Massage: Paying someone to meditate you?

Maybe that’s what massage is to a lot of people, those who don’t have chronic pain or migraines — it’s enforced meditation for those of us too distracted to meditate. You’re paying someone to meditate you. It’s not anything they’re doing, necessarily. It’s that they open a little window. They give you an excuse to lie there in silence and pay a deeper attention to the fact that you exist. The true value of shamanism may be a concealed one, that it holds us in place and says this.

via My Multiday Massage-a-Thon – NYTimes.com.

I admit it. I give massage, and I love helping people move into a state of deep, quiet relaxation. It affects me. Even though I’m being active, I participate.

Massage is something I’m doing (working your circulatory and lymphatic systems, shifting your nervous system from sympathetic to parasympathetic, calming your brain waves, working knots out of your muscles, loosening you out of your ordinary tension and patterns, touching your flesh with care), and you’re doing. Your part of the experience is you deciding to take time out of your busy life to be present and receive nurturing.

Here’s my experience: I meditate, and I receive massage. When I meditate, I relax my body, breath, and mind, but on my own, I cannot relax as deeply as I can with massage. At least so far I have not been able to do that. I can’t say it’s impossible.

Meditation is a different experience, one I think of as “presence practice”. Relaxation helps but is not an end in itself (usually, unless I’ve been especially agitated). There’s a discipline to meditation: witnessing the mind, inquiring into the nature of reality and identity. I’ve also experienced joy and bliss.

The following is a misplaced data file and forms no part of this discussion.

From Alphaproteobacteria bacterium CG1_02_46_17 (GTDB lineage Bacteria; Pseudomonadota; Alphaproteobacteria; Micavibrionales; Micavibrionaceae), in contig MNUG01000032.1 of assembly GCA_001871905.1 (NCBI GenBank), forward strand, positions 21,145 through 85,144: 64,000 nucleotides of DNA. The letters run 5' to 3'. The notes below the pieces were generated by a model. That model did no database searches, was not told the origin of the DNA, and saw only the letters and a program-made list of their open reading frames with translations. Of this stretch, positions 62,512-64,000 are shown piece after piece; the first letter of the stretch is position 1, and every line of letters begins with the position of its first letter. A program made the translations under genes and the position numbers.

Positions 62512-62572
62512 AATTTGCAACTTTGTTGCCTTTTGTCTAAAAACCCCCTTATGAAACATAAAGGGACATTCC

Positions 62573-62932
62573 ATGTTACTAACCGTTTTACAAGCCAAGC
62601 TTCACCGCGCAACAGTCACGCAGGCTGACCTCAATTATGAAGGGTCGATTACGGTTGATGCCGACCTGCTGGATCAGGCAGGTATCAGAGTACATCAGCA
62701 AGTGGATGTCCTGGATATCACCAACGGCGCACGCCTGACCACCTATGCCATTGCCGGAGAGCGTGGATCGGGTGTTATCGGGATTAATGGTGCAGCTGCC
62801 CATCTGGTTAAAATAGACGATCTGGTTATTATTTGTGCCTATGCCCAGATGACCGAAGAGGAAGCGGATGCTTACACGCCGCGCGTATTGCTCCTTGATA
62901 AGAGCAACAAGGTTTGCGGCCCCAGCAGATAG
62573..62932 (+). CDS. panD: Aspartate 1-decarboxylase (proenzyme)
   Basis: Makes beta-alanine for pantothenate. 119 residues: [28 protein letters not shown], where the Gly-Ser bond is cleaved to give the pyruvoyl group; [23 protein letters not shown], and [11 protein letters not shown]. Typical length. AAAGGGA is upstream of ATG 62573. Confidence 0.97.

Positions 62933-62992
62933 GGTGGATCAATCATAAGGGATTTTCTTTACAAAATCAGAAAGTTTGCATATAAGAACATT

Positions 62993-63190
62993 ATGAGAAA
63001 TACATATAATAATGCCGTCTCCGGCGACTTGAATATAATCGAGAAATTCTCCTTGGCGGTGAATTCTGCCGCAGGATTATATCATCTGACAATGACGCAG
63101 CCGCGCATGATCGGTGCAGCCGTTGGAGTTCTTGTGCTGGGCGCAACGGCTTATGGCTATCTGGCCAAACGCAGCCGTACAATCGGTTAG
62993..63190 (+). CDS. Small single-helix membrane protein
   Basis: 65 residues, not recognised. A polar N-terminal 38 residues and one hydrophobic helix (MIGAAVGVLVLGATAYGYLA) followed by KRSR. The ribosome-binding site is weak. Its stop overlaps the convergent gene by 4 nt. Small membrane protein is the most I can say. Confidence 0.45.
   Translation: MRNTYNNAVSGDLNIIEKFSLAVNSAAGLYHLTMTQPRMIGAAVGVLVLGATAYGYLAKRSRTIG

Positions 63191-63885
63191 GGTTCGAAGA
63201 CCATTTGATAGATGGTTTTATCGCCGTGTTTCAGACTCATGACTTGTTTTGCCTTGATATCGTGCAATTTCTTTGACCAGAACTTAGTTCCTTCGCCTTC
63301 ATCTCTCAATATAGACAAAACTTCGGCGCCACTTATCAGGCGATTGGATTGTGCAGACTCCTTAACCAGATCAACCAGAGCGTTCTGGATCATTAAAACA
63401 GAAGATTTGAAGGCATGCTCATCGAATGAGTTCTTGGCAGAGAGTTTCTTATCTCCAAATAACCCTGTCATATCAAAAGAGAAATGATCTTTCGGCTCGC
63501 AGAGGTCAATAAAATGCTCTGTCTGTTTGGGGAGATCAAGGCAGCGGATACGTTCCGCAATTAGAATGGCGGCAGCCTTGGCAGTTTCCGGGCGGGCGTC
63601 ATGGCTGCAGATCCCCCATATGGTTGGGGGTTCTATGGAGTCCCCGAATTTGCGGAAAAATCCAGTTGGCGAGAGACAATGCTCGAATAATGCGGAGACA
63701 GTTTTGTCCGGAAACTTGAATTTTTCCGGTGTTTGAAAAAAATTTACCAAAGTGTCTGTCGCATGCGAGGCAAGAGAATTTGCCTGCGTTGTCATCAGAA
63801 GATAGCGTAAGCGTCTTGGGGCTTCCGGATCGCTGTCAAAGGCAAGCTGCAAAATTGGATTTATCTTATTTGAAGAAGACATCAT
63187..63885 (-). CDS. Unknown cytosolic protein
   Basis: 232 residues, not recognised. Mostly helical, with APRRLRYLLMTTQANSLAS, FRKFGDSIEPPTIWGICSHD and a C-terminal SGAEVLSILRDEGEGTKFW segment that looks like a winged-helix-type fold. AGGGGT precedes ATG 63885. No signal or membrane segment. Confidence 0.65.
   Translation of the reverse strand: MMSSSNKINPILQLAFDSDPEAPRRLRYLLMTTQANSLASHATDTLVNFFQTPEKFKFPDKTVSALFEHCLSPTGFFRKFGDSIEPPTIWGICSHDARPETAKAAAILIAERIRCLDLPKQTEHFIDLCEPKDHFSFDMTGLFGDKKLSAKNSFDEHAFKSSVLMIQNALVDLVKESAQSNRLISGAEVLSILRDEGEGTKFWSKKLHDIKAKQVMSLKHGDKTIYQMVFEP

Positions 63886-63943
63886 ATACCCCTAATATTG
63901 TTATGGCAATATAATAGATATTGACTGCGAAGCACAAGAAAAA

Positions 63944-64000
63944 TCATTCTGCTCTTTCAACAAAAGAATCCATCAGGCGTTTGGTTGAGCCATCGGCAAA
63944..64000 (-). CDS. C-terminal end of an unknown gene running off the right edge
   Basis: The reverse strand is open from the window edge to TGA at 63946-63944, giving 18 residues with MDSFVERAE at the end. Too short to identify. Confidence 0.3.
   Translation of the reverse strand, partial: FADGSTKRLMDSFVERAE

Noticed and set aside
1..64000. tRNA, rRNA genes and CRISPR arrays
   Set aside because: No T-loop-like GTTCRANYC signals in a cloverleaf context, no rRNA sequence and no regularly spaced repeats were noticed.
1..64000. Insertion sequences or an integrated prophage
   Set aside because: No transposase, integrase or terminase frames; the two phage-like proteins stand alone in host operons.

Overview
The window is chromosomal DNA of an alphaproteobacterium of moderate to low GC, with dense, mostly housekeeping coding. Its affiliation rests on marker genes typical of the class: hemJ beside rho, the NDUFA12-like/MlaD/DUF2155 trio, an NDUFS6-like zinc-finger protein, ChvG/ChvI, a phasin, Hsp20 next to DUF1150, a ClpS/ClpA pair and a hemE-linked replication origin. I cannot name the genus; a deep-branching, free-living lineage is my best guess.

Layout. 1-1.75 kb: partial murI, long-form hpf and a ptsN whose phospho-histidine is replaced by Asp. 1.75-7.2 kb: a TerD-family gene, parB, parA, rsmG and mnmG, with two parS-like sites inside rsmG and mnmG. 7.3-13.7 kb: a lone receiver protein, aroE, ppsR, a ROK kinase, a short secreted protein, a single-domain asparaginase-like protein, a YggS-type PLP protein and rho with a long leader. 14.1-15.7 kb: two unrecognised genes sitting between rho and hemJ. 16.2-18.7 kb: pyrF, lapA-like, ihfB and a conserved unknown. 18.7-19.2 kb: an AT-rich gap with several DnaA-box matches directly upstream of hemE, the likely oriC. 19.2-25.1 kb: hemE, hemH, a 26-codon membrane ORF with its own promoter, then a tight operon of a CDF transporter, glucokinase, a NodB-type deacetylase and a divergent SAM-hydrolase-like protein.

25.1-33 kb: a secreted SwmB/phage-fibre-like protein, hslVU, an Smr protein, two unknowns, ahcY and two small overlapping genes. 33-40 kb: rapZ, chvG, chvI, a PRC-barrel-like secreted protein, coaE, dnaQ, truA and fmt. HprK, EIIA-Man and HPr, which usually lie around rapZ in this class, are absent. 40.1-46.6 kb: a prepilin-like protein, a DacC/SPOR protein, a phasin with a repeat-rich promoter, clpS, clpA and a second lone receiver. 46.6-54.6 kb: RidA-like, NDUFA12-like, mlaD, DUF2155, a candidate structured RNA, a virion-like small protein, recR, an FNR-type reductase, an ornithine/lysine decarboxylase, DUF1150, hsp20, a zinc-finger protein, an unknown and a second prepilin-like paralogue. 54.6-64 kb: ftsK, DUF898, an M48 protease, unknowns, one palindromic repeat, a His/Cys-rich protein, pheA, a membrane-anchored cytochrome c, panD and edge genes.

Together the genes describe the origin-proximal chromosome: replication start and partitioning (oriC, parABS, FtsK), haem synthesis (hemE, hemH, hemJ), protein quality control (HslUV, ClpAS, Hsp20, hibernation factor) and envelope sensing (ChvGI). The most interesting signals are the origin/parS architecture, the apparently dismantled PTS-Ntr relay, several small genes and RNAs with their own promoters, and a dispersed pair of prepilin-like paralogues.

Massage jumpstarts physical and mental relaxation. There’s something about the touch of nurturing hands and surrendering to another person. In my massage training, I learned that there are specific places on the body that when massaged, activate the parasympathetic nervous system, which is the non-“fight-or-flight” nervous system, the one for rest and relaxation. I use that knowledge in massage to help people get out of their heads and into their wholeness more quickly.

The deepest prolonged relaxation states I have experienced so far were through bodywork. I experienced being relaxed so deeply that I skimmed just this side of being asleep for half an hour or more.

One was during a cranio-sacral therapy session that involved the locus ceruleus, a blue spot in the back of the brain.

The other was receiving esoteric acupuncture. Afterwards, I was told that if I had not already been a meditator, I would not have experienced such a deep state.

Both experiences, receiving massage and meditating, have to do with surrender and relaxation and presence. As I understand it, each creates neural pathways that make it easier.

Doing both likely hastens and deepens well-being. `

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